The first Chick-fil-A restaurant opened in 1967 in Atlanta's Greenbriar Mall. The menu offered just a few classics, including the now-famous chicken sandwich, which sold for $0.59.
Today, the chain employs 120,000 people in 2,300 restaurants across 47 states. It first opened its doors to New Yorkers in October 2015, at the corner of 6th Avenue and 37th street in midtown Manhattan. This fall, I spent a day on the job with the team there to see what what it was like.
The owner and operator of this location, Oscar Fittipaldi, ran a Philadelphia-based Chick-fil-A for five years before being selected to open the first Manhattan-based franchise. He's no longer affiliated with the Philly location, as Chick-fil-A prohibits most franchisees from opening multiple restaurants.
Landing the gig was no easy task: Chick-fil-A receives about 60,000 franchise inquiries per year, the company tells CNBC Make It and, of those applicants, only 75 to 80 are selected to open new locations. That's an acceptance rate of less than 1 percent.
"I don't have a specific formula [for] why people are selected to become franchisees," says Fittipaldi, who spent 21 years as a merchant marine and ship captain before changing careers. "But one of the things that I would look [for] typically is: character, chemistry and competency.
"We need to make sure that the Chick-fil-A franchisees, when they come to the organization, they have a perfect chemistry with our brand."
You don't need experience working at Chick-fil-A to be selected — or even in fast food, the company website notes: "While some Chick-fil-A operators come from the restaurant industry, most have entirely different backgrounds. ... There's no cookie-cutter previous experience among our selected operators."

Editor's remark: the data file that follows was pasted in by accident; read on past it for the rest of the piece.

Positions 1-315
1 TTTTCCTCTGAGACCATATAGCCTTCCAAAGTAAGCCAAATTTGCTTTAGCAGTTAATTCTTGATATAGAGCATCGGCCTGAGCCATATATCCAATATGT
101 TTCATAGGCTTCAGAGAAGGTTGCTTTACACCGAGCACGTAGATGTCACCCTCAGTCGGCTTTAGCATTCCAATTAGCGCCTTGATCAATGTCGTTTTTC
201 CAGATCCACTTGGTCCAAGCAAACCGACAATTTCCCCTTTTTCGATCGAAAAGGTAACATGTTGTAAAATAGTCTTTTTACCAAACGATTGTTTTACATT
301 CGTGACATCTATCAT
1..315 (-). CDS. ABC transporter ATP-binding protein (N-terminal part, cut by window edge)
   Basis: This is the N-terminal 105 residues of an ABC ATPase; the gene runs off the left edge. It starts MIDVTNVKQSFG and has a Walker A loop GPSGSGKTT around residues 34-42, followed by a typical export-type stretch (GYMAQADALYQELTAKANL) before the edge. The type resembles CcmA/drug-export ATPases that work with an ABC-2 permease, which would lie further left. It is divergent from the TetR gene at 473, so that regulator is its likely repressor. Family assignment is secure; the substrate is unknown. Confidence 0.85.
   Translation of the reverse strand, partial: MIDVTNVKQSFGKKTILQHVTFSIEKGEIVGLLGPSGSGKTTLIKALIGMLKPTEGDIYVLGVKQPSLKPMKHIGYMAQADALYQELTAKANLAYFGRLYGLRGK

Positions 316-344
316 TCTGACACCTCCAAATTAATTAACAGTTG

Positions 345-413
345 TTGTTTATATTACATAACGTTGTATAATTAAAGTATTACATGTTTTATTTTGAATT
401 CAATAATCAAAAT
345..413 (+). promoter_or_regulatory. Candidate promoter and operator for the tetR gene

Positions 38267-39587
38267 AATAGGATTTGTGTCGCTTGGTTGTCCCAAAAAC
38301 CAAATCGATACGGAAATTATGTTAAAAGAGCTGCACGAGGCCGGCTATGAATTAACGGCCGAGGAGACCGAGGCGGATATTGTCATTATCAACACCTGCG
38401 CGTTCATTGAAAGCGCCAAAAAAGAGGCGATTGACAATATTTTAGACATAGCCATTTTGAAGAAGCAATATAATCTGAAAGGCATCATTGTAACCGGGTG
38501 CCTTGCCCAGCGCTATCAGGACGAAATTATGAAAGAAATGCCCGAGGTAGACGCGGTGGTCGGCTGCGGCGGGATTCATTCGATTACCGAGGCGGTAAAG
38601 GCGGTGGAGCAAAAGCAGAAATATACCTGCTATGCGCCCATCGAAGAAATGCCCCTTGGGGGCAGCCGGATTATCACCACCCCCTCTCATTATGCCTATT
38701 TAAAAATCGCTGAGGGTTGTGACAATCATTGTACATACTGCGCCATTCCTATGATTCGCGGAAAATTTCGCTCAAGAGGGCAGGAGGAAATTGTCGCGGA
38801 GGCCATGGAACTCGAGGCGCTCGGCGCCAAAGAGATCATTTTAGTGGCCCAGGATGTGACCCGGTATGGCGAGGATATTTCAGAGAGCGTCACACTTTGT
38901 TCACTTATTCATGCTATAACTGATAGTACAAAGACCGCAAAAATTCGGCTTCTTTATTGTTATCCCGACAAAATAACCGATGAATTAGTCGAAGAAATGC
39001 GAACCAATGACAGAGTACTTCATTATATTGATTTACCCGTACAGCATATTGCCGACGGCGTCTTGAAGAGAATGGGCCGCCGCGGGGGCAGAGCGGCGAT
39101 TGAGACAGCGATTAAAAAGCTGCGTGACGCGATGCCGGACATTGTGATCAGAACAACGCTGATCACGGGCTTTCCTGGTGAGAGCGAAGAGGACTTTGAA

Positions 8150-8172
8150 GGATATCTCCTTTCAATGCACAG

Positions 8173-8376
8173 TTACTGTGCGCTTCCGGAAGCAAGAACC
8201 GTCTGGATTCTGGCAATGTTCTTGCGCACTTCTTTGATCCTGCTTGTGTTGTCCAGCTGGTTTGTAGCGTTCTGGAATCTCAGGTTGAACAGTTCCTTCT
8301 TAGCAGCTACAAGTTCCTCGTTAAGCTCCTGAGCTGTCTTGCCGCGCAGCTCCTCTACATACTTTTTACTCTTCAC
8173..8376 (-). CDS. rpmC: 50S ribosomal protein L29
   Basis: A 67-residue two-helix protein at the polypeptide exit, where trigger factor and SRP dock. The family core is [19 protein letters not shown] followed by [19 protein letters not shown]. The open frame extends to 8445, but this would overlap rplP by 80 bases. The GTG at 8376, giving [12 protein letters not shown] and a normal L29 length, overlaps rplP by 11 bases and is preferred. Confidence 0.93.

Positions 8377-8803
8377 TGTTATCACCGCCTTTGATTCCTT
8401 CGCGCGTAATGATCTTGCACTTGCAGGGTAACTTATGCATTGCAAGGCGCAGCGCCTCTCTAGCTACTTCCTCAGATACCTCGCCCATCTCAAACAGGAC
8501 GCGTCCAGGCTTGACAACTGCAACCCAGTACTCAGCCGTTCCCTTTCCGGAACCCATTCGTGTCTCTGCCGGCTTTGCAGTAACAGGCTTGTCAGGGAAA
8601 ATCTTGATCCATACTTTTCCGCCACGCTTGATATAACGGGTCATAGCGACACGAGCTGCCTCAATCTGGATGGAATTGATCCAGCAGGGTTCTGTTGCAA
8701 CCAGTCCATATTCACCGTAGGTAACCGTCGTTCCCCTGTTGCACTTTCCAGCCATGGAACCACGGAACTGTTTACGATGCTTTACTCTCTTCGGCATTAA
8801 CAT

Nor do you need much cash: Operators pay an initial fee of $10,000, a fraction of what it costs to open most fast-food chains. McDonald's, for example, requires that franchisees have at least $750,000 in liquid assets, the Fiscal Times reports.
It's significantly cheaper because Chick-fil-A pays for all start-up costs, like real estate and equipment, and then leases everything to its operators for an ongoing fee.
All operators have the same contractual agreement, the company tells Make It: Each month, the operator pays the company a percentage of gross sales for things like equipment and business services, plus a percentage of net profits as a franchise fee.
And operators don't build equity in the business: Chick-fil-A owns every restaurant, meaning that operators can't sell their location or pass it on to the next generation. Operators can't open multiple locations, either. That's arguably a key to the chain's success: By limiting franchisees to one restaurant, the individuals can operate on a full-time, hands-on basis.
As Fittipaldi puts it, "We're very unique in what we do. So the selection process is quite challenging for everyone."
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